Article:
The book is part memoir and part political manifesto. Kamala talks about her childhood and upbringing, following her career in law and politics. She was born to a Jamaican father who was an economist, and a Tamil Indian mother who was an endocrinologist and both her parents encouraged her to fight for what she believes in and be politically active and she clearly writes on how she believes diversity enriches America using it as an example.
Throughout the book she weaves personal and political, showing the experiences that shaped her beliefs and highlighting what she’s done professionally. It’s clearly a political biography and it paints a good picture of her as compassionate, hardworking and intelligent. She’s well aware of the shortcomings of her nation and open about her opinions on them and how she plans to tackle them. From trending topics of racism, criminal justice reform and environmental laws to drug smuggling from Mexico, sex trafficking and other crimes, she covers a lot of topics.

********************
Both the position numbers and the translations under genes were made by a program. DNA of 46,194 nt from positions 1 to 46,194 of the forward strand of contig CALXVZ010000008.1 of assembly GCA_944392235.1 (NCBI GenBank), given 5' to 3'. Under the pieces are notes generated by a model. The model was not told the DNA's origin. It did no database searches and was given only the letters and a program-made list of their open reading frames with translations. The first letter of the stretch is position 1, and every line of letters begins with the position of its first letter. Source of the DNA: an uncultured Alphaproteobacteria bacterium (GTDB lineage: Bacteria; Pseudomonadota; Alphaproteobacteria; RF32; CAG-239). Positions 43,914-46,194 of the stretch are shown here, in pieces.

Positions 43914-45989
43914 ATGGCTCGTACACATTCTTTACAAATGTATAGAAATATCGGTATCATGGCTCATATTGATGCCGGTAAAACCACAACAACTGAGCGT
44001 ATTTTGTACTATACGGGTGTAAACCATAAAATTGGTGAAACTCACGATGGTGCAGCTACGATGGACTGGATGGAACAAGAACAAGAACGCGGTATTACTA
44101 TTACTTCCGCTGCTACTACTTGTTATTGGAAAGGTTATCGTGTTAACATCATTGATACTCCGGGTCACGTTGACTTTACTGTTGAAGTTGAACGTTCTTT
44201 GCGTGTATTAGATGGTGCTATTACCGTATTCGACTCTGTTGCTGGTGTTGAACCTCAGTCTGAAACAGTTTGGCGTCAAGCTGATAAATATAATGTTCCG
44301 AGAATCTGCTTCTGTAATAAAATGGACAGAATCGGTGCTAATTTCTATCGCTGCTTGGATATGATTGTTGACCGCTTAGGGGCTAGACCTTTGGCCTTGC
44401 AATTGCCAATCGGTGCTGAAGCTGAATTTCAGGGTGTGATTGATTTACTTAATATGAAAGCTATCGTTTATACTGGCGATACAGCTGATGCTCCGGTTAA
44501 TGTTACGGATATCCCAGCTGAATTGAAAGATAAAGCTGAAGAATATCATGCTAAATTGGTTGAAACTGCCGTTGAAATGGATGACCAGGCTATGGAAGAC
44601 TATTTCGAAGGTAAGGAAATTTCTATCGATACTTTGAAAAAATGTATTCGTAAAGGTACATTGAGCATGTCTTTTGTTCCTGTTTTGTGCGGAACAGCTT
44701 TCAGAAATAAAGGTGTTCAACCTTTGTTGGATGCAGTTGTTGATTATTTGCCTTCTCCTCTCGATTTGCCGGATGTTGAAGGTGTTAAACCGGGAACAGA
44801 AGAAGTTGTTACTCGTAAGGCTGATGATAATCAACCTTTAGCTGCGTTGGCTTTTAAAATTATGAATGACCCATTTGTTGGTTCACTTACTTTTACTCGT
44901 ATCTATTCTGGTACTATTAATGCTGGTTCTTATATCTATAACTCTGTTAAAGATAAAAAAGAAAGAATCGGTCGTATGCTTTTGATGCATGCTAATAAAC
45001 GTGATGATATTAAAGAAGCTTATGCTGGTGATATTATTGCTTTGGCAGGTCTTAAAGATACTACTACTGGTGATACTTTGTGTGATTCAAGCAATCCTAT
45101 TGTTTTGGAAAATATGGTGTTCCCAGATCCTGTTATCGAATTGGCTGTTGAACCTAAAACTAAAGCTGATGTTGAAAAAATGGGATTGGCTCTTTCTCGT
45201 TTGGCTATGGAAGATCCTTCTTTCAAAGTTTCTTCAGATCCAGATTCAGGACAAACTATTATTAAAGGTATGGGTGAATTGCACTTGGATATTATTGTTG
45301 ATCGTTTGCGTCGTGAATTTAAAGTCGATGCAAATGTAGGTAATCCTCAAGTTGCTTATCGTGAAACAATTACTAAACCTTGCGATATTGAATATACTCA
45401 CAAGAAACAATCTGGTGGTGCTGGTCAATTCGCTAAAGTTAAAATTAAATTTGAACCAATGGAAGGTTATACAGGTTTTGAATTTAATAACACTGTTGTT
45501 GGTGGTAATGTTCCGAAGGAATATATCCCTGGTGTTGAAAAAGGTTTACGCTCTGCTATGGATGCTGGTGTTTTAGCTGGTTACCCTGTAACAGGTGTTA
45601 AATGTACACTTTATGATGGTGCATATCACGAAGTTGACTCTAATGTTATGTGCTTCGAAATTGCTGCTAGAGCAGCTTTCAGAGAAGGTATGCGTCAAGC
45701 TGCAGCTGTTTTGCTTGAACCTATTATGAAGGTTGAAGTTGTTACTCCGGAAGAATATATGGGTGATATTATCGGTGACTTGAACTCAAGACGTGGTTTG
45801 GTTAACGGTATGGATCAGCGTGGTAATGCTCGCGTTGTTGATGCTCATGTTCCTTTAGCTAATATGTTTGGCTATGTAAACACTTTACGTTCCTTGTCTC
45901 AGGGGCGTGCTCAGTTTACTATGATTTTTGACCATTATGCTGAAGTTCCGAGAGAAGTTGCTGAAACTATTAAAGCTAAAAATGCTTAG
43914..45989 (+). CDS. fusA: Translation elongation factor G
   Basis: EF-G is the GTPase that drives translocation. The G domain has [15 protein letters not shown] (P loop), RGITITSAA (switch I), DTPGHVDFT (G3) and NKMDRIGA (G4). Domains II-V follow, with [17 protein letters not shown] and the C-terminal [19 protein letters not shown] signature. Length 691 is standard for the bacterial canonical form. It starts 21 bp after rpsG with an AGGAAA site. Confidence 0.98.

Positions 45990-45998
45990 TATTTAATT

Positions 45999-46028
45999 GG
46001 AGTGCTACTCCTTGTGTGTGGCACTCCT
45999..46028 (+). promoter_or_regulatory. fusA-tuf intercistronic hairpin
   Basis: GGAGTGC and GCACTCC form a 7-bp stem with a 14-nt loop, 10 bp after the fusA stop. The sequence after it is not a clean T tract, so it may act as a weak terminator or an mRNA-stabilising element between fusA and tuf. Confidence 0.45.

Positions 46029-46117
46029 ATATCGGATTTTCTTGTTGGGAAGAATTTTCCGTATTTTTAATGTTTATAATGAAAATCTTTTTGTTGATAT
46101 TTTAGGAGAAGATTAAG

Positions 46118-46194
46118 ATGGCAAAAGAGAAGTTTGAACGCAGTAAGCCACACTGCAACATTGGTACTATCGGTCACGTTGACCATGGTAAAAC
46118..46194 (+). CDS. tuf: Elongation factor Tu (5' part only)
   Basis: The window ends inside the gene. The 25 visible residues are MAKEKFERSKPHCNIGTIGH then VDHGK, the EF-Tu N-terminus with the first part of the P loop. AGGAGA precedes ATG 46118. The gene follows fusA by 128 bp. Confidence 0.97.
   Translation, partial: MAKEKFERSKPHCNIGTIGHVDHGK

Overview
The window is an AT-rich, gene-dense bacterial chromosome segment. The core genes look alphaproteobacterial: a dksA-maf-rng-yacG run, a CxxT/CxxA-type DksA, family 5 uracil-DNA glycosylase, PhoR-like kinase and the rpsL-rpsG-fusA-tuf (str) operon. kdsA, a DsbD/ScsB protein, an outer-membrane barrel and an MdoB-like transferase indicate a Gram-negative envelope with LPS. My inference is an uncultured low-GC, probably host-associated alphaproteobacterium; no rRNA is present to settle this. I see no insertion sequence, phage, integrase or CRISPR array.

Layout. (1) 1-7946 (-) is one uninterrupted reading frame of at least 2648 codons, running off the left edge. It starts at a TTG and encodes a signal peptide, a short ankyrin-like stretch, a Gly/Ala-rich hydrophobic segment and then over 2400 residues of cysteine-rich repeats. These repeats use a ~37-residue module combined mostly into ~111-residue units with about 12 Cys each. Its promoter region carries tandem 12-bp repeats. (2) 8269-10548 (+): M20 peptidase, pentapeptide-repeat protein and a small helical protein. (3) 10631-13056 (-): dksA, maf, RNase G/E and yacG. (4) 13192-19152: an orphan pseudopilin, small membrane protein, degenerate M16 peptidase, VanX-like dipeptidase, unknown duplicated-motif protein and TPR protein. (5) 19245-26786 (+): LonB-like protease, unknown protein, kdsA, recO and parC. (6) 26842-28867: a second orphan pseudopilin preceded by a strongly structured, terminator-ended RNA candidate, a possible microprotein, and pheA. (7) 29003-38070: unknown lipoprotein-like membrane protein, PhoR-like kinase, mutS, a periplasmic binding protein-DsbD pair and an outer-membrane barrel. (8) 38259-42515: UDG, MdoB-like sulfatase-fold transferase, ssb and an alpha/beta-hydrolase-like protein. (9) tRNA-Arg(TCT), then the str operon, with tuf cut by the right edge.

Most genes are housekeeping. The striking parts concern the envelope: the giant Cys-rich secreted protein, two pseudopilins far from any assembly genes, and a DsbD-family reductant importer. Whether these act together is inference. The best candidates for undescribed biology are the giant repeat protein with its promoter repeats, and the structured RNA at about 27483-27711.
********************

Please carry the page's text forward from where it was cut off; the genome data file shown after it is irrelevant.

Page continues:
The book has an audiobook on Audible, read by Harris herself and it’s a good format to enjoy the book for she reads it well.
How critics view the book:
“The book also illuminates Harris’s philosophy and aspirations, and the qualities she brings to a national presidential campaign,” reviews Carlos Lozada from The Washington Post
“The Truths We Hold serves its purpose; personal integrity shines through every page,” said David Smith from The Guardian